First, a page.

Objective: to examine whether repeated measures of serum sodium are associated with mortality and hospitalization in a large national cohort of patients with heart failure with preserved ejection fraction (HFpEF).
Methods: We identified subjects with HFpEF using a validated algorithm in the national Veterans Affairs electronic health records from 2002 to 2012 with all recorded ejection fractions greater than 50% and signs, symptoms, and treatment of heart failure. Repeated serum sodium measurements were extracted from the date of diagnosis until censoring (end of the study period or death). In a multivariable Cox proportional hazards model, we examined the association of serum sodium over time with all-cause mortality. We then used generalized estimating equation-based negative binomial regression to compute the incidence density ratios (IDRs) per year to examine days hospitalized for heart failure and for all causes.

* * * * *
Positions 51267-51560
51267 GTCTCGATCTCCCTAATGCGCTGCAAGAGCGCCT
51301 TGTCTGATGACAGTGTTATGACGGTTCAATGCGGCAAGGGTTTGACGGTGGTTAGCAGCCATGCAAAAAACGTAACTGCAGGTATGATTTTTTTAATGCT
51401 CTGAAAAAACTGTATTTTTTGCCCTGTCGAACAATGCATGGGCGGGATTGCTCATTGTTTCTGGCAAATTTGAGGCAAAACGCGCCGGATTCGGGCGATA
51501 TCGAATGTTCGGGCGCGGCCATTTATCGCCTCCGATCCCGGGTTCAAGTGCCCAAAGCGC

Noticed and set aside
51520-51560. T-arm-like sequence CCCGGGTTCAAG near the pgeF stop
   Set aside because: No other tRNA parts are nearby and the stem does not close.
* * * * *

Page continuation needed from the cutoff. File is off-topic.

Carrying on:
Results: In total, we identified 56,489 subjects with 865,124 recorded serum sodium measurements. Mean age was 71±11 years. After a median follow-up of 3.6 years (IQR: 1.7-6.4), 17,269 deaths occurred. In a multivariable model, hazard ratios for long-term mortality were 2.09 (95% CI: 2.02-2.17) for the sNA 115-134.99 category; 1.29 (95% CI: 1.25-1.33) for the sNA 135-137.99 category; and 1.66 (95% CI: 1.60-1.74) for the sNA 144-166.00 category compared to the 138-140.99 category (ref), p non-linear trend <0.0001. There were a total of 1,950,224 days of all-cause hospitalization and 112,500 days of heart-failure hospitalization. The IDRs for the lowest sNA group were 1.85 (95% CI: 1.74-1.96) for all-cause hospitalization and 2.17 (95% CI: 1.73-2.74) for heart-failure hospitalization compared to the 138-140.99 sNA group (Table 1).
Conclusions: Our findings suggest that low serum sodium over time is associated with increased risk of all-cause mortality and greater number of days of all-cause and heart failure hospitalization in patients with HFpEF.